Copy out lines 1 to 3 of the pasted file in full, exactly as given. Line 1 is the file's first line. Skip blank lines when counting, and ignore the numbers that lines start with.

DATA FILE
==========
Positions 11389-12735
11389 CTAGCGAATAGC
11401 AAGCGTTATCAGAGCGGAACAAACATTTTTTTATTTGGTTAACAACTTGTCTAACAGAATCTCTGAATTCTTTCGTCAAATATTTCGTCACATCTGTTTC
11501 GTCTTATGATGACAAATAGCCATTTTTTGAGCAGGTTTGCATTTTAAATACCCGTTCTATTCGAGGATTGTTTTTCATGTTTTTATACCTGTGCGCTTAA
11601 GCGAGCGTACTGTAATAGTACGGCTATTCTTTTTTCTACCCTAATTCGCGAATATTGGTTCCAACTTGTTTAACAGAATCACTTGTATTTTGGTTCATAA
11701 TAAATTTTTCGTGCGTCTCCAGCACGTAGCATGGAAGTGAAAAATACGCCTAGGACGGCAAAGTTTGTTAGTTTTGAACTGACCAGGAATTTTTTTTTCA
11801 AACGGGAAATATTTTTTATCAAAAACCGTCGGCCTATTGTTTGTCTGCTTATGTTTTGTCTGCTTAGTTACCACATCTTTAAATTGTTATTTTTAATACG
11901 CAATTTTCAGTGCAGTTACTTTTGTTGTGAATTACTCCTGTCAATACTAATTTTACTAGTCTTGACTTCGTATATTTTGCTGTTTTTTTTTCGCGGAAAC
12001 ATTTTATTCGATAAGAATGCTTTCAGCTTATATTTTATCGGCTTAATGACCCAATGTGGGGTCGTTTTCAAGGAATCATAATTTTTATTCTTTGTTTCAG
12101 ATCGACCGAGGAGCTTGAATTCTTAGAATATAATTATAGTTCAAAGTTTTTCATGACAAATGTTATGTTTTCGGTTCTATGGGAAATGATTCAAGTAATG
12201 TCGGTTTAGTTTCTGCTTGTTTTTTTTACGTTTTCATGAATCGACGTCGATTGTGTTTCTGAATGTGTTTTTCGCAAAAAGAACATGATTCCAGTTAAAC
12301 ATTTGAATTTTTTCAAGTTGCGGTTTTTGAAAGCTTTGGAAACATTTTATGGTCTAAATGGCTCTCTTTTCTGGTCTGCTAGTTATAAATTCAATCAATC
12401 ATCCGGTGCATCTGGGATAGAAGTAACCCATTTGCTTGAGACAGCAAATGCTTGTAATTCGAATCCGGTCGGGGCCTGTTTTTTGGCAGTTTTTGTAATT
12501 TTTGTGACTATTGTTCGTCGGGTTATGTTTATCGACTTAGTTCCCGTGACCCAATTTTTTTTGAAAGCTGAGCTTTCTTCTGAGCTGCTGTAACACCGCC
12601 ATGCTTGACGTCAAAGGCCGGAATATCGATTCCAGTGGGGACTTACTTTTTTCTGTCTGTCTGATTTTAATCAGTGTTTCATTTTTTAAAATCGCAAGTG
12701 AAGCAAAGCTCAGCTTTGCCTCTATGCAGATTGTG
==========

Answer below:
Positions 11389-12735
11389 CTAGCGAATAGC
11401 AAGCGTTATCAGAGCGGAACAAACATTTTTTTATTTGGTTAACAACTTGTCTAACAGAATCTCTGAATTCTTTCGTCAAATATTTCGTCACATCTGTTTC